The modified group also had quicker return to adequate feeding and “back to normal” time. Patients in the modified group, predictably, received supplemental oxygen in fewer cases, for a shorter period, were considered fit for discharge sooner and were discharged sooner. There were fewer serious adverse events and adverse events in the modified group (35 SAEs in 32 infants in the standard group vs 25 SAEs in 24 infants in the modified group). The modified group had increased HDU admissions (13 episodes in the modified group vs 8 in the standard group) but fewer reattendances (26 in the standard group vs 12 in the modified group).

The authors postulate that having a higher target oxygen saturation influences decisions about fitness for discharge and that the increased use of oxygen in the standard group might have adversely affected feeding through drying of nasal passages, reflected in the time to adequate feeding. They also suggest that increased time in hospital in the standard group might expose these infants to nosocomial infection, causing the increased readmission rate – but of course this is all speculation 🙂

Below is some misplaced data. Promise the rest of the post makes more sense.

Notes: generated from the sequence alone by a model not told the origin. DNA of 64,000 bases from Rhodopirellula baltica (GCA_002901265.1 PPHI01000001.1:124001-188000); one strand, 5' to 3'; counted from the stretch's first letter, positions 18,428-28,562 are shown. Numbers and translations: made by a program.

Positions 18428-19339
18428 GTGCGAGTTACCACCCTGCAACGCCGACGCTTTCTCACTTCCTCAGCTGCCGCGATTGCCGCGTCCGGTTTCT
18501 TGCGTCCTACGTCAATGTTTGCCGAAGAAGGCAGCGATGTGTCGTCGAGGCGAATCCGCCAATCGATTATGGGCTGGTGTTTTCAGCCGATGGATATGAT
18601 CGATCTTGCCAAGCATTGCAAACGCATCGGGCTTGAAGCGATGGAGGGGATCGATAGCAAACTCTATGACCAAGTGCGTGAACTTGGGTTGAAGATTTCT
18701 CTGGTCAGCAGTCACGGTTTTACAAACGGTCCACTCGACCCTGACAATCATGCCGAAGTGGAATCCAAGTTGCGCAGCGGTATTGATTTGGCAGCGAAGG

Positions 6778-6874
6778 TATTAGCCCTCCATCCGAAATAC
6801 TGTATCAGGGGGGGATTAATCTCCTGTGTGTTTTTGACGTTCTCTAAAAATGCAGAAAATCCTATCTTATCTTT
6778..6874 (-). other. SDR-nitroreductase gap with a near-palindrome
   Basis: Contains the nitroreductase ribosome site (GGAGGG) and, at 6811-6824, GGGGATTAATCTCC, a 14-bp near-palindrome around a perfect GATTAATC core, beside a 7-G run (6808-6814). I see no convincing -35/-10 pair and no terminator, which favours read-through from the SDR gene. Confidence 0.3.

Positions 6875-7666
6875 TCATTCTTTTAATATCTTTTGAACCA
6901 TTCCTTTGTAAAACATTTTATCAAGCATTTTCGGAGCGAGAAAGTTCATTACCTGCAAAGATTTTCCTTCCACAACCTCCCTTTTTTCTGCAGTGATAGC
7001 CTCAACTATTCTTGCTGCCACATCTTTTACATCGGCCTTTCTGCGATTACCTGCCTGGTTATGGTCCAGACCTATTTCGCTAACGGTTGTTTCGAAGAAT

What can we take from this paper into clinical practice?

It seems that infants subjectively recover from bronchiolitis at the same rate even if we target SpO2 90% or above instead of 94% or above. However this was a population for whom a need for admission to hospital had already been identified and the extrapolation of this to the Emergency Department population is not wholly appropriate. We can be reasonably relaxed about SpO2 90-94% in these patients but until further work is done to reflect our undifferentiated population we should probably be careful about assuming we can safely discharge these infants.

More questions to ask

  • Would we see the same resolution and patterns of return to normal behaviour/complications in the undifferentiated ED population of infants with bronchiolitis?

See Also:

Don’t Forget the Bubbles – Tessa Davis reviews a JAMA paper on oxygen saturations in admission decision-making in patients with bronchiolitis – http://dontforgetthebubbles.com/effect-oximetry-hospital-admission-bronchiolitis/